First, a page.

Competition for Crypto Clients Heats up Among European Banks
Competition for businesses and retail clients interested in the crypto economy is slowly heating up in Europe after the first Swiss bank announced that it has introduced direct transfers of cryptocurrencies for both the retail and institutional market.
According to an update from Swiss-based Falcon Private Bank, the company lets its clients to make transfers in Bitcoin, Bitcoin Cash, Ether, and Litecoin to and from their own “segregated Falcon wallets,” as well as converting these cryptocurrencies into fiat currencies.
Digital assets are integrated into account statements, and orders to buy or sell cryptocurrencies can be placed from within the online banking solution, according to the bank. This makes digital assets “fully bankable,” they added.
Falcon Private Bank, which was founded in 1965 as Ueberseebank and is currently owned by the sovereign wealth fund of Abu Dhabi, also provides its clients with storage of cryptocurrencies using a proprietary custody solution, according to a product fact sheet published on its website.
“Falcon has once more seized the opportunity to demonstrate its expertise as a market leader in the digital assets space by merging traditional private banking services with innovative financial solutions,” the bank’s CEO Martin Keller said in a media statement.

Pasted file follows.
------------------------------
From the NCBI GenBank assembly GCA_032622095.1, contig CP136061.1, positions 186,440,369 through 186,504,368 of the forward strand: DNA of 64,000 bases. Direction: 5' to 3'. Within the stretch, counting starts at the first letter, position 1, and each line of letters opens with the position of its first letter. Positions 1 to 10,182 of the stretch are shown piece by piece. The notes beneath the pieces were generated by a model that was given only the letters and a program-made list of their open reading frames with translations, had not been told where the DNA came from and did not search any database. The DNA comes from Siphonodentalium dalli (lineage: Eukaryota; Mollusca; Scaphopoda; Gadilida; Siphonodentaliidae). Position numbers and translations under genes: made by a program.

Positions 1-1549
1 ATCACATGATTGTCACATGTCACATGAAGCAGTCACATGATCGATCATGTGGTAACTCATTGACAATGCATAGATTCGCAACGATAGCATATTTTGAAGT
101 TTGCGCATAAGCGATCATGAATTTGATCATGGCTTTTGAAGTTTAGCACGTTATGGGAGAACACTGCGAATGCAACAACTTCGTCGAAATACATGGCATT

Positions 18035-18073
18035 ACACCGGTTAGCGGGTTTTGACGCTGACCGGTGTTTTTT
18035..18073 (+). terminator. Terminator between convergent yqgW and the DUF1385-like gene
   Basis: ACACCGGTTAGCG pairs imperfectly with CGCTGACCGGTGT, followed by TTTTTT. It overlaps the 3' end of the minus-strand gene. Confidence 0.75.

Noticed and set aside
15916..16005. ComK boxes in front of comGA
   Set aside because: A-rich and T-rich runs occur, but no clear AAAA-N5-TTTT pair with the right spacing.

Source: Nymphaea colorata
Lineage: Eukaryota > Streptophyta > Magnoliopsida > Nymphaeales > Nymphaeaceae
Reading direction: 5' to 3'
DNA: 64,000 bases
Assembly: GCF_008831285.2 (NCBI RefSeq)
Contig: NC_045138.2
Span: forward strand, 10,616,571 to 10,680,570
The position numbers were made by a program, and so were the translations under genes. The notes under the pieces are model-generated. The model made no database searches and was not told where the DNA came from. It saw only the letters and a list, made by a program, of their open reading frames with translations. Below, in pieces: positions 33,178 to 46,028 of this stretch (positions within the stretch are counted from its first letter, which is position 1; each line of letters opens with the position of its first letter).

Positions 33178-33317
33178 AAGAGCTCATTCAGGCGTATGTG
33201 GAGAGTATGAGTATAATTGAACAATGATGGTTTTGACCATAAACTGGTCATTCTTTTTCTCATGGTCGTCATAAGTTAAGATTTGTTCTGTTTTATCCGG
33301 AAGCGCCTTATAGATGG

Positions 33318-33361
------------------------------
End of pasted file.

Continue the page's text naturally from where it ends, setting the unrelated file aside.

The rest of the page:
In 2017, Falcon Private Bank had CHF 1.735bn (USD 1.74bn) in assets and was the 96th largest bank in Switzerland, according to TheBanks.eu, a website that covers banking services in Europe. In 2017 the bank’s annual loss was CHF 28.40m. The bank had 278 employees in 2017.
In the past, several other banks have introduced similar offerings as Falcon, with Liechtenstein-based Union Bank and Bank Frick being prime examples.
In early 2018, Cryptonews.com reported that Bank Frick became Liechtenstein’s first bank to add cryptocurrency trading to its product portfolio. However, the bank does not serve retail clients, and the new offering was therefore exclusively aimed at the institutional sector.
Union Bank, on its end, took a different approach to the crypto industry when they in August of last year announced their intent to become the first fully regulated bank to issue their own security token, as well as a fiat-backed stablecoin, Union Bank payment coin.
As of January 2019, Bank Frick appears to have taken the lead among the two, with an entire suite of “Blockchain Banking” solutions being available via its website. Union Bank, however, has not updated the blockchain section of its website since publishing the original announcement 6 months ago.
Meanwhile, as reported in September 2018, Swiss startup SEBA Crypto raised USD 103m to build a bank offering cryptocurrency services to companies and investors.